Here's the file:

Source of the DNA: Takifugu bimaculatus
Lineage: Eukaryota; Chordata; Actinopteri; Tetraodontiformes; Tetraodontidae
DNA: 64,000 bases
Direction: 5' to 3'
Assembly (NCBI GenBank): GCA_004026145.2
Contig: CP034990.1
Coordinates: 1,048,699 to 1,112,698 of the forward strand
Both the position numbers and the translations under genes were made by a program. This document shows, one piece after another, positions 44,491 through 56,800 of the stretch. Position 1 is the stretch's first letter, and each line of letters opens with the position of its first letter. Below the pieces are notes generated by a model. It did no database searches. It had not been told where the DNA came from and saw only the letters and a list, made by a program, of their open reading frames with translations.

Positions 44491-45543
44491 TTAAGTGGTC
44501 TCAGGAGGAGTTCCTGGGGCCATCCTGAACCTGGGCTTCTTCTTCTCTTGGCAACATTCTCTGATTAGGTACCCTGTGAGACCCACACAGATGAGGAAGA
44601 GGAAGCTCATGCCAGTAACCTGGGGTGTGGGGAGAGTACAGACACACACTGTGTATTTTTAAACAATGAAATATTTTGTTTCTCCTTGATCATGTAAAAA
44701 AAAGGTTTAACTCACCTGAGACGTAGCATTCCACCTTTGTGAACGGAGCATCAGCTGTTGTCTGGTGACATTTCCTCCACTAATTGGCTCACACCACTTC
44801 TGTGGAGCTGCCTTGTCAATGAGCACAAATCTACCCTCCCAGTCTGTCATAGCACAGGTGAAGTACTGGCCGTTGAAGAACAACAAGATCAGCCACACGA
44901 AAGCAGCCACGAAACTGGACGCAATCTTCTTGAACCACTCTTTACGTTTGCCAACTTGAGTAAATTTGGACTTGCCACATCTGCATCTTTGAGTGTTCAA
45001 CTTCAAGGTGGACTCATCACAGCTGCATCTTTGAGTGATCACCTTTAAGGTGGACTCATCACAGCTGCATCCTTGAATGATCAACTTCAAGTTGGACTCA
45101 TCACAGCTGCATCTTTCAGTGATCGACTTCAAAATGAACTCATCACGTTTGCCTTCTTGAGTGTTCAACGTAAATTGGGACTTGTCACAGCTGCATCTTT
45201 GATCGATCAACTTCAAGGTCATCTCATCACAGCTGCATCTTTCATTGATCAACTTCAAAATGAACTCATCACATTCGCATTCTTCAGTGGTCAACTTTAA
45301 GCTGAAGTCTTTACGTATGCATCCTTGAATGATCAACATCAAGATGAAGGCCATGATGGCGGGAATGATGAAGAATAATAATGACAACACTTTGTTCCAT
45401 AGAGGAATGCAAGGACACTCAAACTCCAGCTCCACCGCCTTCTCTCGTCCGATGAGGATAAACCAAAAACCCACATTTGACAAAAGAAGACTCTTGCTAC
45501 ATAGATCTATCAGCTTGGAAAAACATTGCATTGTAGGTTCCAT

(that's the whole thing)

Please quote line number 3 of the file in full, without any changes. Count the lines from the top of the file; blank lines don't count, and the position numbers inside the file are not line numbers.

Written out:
DNA: 64,000 bases